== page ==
Variations in environmental parameters often affect the level of expression of certain virulence determinants. To determine the parameters involved in Pic expression, strain 042 was grown in L-broth under different conditions to an optical density at 600 nm of 0.5 and concentrated culture supernatants were analyzed for the Pic protein by Western immunoblotting. As previously mentioned, on the antisense strand of pic is encoded the ShET1 enterotoxin, which is iron regulated (25). To determine if expression from the pic gene is iron regulated as well, strain 042 was grown in L-broth supplemented with either 25 μg of ethylenediamine-N,N′-bis(2-hydroxyphenylacetic acid) (EDDA) ml−1 (low iron) or 0.5 mM FeSO4 (high iron). Although 25 μg of EDDA ml−1 induced growth retardation, no significant difference was observed in the levels of protein apparent in preparations from high- or low-iron-containing medium (Fig. (Fig.3,3, lanes 1 and 2).

FIG. 3
Regulation of Pic expression. An SDS-PAGE analysis of concentrated L-broth culture supernatants of E. coli 042 is shown. Culture conditions: 25 μg of EDDA ml−1 (lane 1), 0.5 mM FeSO4 (lane 2), pH 9.0 (lane 3), pH 5.0 (lane 4), no NaCl ...

Expression of the EHEC EspP protein, a Pic homologue, is regulated by temperature and pH (8). To determine if pH played a role in the regulation of expression, we analyzed the expression of the Pic protein under different pH conditions (pH 5 to 9). In supernatants of cultures grown at pH 5.0 (at 37°C [Fig. 3, lane 4]), less protein was found than in supernatants from cultures grown at pH 9.0 (lanes 3). To exclude the possibility that the protein was degraded under these acidic conditions, the native protein was incubated at pH 5.0 for a comparable length of time and analyzed by SDS-PAGE. No degradation products were visible compared to controls (data not shown). In addition, we analyzed the expression of the Pic protein from E. coli 042 under conditions of different osmolarities. The level of expression of the protein in L-broth containing no NaCl (low osmolarity [Fig. 3, lane 5]) was comparable to that in normal L-broth at 37°C (lane 8) and to that for bacteria grown in L-broth under conditions of high osmolarity (0.4 M NaCl) (lane 6).

Since the expression of many bacterial virulence factors is thermoregulated, it was of interest to determine if the expression of the pic gene was also regulated by temperature. Production of the secreted protein was clearly temperature dependent, since expression was significantly increased when bacteria were grown at 37°C compared to 24 and 42°C (Fig. (Fig.3,3, lanes 7 to 9). In the supernatant from bacteria grown at all temperatures in L-broth, many minor bands were visible after Coomassie blue staining, indicating that even during exponential growth a certain percentage of bacteria were lysed (Fig. (Fig.33).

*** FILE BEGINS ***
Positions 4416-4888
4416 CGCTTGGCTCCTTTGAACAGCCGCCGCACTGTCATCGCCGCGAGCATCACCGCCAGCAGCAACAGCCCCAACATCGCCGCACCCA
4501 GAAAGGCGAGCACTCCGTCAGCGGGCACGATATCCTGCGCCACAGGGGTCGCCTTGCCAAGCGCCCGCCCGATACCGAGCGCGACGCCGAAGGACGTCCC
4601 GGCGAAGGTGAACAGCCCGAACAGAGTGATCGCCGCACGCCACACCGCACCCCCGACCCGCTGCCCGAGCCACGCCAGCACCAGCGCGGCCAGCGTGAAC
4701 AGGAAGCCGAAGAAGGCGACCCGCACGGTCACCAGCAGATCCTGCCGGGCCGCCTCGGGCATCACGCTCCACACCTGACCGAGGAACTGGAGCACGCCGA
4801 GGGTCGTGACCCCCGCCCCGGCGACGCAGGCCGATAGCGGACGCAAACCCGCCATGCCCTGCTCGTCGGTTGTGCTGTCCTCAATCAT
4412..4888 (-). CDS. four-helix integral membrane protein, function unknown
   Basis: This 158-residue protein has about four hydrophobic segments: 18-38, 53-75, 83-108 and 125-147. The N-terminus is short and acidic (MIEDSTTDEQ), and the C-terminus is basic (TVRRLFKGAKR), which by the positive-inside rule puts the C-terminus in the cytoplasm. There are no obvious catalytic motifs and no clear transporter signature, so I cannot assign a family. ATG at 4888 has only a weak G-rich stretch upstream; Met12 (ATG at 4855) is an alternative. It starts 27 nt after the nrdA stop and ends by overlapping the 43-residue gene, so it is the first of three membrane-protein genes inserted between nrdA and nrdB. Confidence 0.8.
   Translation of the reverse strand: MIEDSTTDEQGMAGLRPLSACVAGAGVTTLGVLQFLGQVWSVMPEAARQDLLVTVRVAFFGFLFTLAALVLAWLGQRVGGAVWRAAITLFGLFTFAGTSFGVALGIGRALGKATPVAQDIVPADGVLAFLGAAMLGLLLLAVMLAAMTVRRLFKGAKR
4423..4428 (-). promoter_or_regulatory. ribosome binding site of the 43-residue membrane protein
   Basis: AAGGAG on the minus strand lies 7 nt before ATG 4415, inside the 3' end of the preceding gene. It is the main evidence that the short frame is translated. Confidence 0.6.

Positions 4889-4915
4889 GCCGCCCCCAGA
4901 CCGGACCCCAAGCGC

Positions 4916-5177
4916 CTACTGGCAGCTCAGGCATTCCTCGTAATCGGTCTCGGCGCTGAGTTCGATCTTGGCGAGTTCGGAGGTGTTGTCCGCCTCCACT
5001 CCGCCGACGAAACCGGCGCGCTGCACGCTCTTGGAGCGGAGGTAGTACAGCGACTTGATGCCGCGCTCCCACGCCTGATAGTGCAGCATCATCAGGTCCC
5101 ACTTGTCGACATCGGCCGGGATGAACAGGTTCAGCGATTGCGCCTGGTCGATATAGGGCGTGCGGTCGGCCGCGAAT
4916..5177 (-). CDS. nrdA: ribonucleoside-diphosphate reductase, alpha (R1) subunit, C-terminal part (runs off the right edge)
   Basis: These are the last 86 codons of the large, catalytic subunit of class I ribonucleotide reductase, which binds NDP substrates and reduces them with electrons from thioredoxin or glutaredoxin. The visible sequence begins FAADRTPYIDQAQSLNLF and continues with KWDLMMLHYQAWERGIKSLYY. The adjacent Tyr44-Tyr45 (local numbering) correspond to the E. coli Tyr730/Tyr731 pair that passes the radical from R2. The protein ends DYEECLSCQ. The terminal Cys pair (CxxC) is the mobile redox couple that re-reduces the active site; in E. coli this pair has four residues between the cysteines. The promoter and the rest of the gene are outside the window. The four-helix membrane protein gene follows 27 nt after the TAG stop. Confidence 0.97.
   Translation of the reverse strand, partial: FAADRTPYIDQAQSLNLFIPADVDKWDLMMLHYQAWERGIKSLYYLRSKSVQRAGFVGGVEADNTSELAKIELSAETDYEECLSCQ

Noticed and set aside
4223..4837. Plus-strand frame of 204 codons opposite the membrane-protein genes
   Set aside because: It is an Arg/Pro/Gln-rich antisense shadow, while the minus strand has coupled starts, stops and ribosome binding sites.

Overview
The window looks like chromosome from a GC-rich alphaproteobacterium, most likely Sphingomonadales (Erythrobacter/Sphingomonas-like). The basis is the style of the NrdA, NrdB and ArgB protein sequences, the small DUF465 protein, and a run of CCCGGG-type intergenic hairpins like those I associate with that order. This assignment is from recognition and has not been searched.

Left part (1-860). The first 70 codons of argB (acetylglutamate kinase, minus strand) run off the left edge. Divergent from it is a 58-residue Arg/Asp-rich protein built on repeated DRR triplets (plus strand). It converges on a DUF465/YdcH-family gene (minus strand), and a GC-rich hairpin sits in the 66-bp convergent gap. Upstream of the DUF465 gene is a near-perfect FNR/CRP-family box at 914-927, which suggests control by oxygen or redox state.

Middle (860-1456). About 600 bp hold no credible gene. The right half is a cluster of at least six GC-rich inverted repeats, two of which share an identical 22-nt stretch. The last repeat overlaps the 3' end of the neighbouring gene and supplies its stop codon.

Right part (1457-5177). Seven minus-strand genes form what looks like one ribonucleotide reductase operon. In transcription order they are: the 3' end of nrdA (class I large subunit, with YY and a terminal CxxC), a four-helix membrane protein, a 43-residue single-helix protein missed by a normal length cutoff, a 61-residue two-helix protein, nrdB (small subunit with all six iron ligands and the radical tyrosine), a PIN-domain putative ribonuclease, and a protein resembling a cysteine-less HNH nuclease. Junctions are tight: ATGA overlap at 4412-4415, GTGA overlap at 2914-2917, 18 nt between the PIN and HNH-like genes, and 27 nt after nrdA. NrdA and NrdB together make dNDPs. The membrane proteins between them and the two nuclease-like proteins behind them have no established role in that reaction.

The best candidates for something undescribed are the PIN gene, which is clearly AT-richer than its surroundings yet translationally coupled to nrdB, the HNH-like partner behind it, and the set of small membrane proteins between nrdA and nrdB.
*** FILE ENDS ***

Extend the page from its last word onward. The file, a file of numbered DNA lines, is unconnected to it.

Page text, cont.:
Protease activity.

The observed sequence similarities between the secreted Pic protein and other proteases, in addition to the fact that the polyprotein features a serine protease site, suggests that Pic has proteolytic activity. Consequently, the ability of Pic to act as a protease was tested by separating concentrated supernatants through casein or gelatin zymogram gels. Concentrated supernatants from strains HB101(pPic1) yielded zones of clearing on gelatin gels whereas HB101(pPicS258I) and HB101(pACYC184) did not exhibit proteolytic activity (data not shown). No activity was observed in the casein zymograms. In view of the similarity to the IgA1 proteases, Pic preparations were incubated with human IgA, IgM, and IgG preparations; however, no evidence of immunoglobulin degradation was observed.

Preliminary experiments had suggested that the 116-kDa protein from S. flexneri was able to cleave ovomucin (53). We observed ovomucinase activity with preparations of the Pic protein from EAEC (data not shown); this activity was inhibited by rabbit antiserum against the Pic protein. To determine whether the Pic protein cleaved mammalian mucin species, several experiments were performed with hog gastric mucin, bovine submaxillary mucin, and mouse crude mucin. First, E. coli 042 and S. flexneri 2457T were grown on agarose plates containing glucose and one of the mucin species listed above (see Materials and Methods). However, no clear zones of mucin lysis were apparent around any of the colonies. In contrast, zones of clearing were apparent when Pic protein was added to wells bored in the agar containing the bovine and murine mucin species (Fig. (Fig.4A).4A). Such diffusible mucinolytic activity was absent on plates containing hog gastric mucin. Furthermore, the mutant Pic protein from the serine protease mutant (S258I) failed to produce zones of clearing on mucin species.